653-hp Pininfarina H2 Speed goes into production as a hydrogen-powered racer
Only twelve of these beauties will be built
Remember Pininfarina's stunning H2 Speed Concept that was named Best Concept at the 2016 Geneva Motor Show? Well, it's back with a vengeance, as the Italian design house has returned to the same event two years later with the production version of the H2 Speed.
You're looking at the first high-performance electric-hydrogen racing car that will soon go into production in a limited run of 12 units. The track-exclusive machine will be customized according to each customer's preference.
As with the concept, the production model features a hydrogen fuel cell powertrain developed by Franco-Swiss company GreenGT, as well as an LMP-evolved carbon-based chassis and steel frame. The four electric synchronous motors together deliver 653 horsepower and are fed by a 250-kW fuel cell stack and a braking energy regeneration system.
Power is transmitted directly to the rear wheels, which means the H2 Speed has no clutch, shifter, or differential — only a torque vectoring system. Factor in the 1,420-kg curb weight and you get impressive performance levels. 0 to 100 km/h happens in 3.4 seconds, and top speed is 300 km/h (186 mph). Contrary to fully-electric vehicles, there's no downtime — refueling the hydrogen tank takes just three minutes. Since it's designed to run only on racetracks, the H2 Speed rides on Michelin Pilot Sport GT 59M (dry) or Pilot Sport GT P2L (wet) racing tires.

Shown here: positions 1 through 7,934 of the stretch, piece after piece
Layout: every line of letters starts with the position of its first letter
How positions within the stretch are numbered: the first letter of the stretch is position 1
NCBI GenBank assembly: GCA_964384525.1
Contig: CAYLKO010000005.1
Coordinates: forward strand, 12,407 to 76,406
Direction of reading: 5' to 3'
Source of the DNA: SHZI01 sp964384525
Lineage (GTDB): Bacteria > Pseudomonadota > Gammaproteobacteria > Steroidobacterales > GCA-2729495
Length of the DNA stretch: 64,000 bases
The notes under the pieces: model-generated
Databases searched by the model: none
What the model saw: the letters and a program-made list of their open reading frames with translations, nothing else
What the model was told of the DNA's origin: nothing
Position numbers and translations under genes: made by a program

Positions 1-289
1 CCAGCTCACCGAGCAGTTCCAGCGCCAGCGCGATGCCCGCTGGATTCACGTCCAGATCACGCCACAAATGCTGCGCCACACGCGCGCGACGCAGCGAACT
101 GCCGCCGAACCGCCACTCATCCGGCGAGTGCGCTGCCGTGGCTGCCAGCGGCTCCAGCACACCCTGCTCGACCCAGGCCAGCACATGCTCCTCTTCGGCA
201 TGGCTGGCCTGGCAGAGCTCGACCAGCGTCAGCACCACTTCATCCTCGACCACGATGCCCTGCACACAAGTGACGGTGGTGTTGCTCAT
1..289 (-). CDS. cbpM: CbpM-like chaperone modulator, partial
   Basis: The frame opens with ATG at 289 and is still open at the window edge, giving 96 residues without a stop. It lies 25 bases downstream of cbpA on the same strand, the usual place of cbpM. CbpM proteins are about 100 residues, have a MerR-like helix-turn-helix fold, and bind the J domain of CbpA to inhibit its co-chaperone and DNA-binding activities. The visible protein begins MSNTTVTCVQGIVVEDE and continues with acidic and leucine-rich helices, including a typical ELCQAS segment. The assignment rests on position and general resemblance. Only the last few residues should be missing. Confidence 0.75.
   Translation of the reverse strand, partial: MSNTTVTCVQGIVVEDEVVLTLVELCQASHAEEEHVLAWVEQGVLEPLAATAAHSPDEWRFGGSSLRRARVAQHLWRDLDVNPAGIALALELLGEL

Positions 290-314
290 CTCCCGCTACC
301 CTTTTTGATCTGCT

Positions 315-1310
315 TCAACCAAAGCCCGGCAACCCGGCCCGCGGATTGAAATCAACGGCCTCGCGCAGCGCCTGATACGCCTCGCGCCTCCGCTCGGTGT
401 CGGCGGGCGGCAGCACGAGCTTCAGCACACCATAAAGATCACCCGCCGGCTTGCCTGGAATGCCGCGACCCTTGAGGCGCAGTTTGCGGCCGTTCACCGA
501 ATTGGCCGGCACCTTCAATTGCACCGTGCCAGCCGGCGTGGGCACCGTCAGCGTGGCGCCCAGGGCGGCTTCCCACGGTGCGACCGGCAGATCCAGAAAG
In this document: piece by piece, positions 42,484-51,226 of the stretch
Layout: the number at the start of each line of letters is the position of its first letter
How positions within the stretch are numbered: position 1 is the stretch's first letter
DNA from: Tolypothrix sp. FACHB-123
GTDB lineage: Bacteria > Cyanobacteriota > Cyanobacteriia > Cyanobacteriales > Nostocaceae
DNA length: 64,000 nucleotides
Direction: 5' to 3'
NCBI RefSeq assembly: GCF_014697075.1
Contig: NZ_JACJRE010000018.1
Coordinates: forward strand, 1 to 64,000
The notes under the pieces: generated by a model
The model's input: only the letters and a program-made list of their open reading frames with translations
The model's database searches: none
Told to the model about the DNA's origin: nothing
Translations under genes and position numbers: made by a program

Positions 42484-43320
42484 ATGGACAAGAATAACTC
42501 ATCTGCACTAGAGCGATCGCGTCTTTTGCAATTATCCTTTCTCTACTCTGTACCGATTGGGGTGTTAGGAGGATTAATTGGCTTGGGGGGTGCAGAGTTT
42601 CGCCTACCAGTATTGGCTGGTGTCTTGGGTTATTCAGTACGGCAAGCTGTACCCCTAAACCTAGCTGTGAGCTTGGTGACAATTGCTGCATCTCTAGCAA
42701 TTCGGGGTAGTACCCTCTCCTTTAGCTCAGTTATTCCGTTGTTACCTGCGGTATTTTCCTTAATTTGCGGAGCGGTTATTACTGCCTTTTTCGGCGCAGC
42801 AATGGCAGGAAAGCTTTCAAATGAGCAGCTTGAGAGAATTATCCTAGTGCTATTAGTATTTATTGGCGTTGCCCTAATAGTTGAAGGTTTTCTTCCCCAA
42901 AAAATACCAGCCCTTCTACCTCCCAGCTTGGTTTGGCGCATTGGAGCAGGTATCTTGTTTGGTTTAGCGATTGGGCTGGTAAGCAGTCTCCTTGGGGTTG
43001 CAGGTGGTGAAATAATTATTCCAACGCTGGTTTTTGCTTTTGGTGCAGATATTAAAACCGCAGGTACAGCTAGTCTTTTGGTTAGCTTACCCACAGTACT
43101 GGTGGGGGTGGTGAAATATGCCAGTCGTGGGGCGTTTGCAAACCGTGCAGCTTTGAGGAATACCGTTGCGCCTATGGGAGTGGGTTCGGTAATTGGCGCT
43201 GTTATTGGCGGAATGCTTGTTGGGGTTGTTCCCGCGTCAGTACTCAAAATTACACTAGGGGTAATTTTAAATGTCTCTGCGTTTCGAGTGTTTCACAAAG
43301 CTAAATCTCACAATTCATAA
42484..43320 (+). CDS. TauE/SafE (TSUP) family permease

Styling-wise, Pininfarina didn't make too many modifications to the 2016 concept. The H2 Speed retains its aerodynamics-shaped body, but the dimensions had to be adapted slightly. The wheelbase has been extended to 2,968 mm, the maximum width has been reduced (1,956 mm) to fit the new racing tire track width, and the H point has been raised to give the driver better visibility and comfort, as well as make room for the protective tubular cage. The length and height remain unchanged at 4,730 mm and 1,113 mm, respectively.
Other changes include the addition of lateral intakes on the rear engine bonnet, the extension of the side panel intakes, and the new livery featuring the blue and red colors of Pininfarina.
The interior is rich in exposed carbon fiber and features a racing steering wheel, Sabelt super light monocoque seats with six-point Formula 1 seat belts, and a dashboard covered with black Alcantara with red stitching.
We don't know how much Pininfarina will charge for the H2 Speed, but a prohibitive price tag for most mortals is our best bet.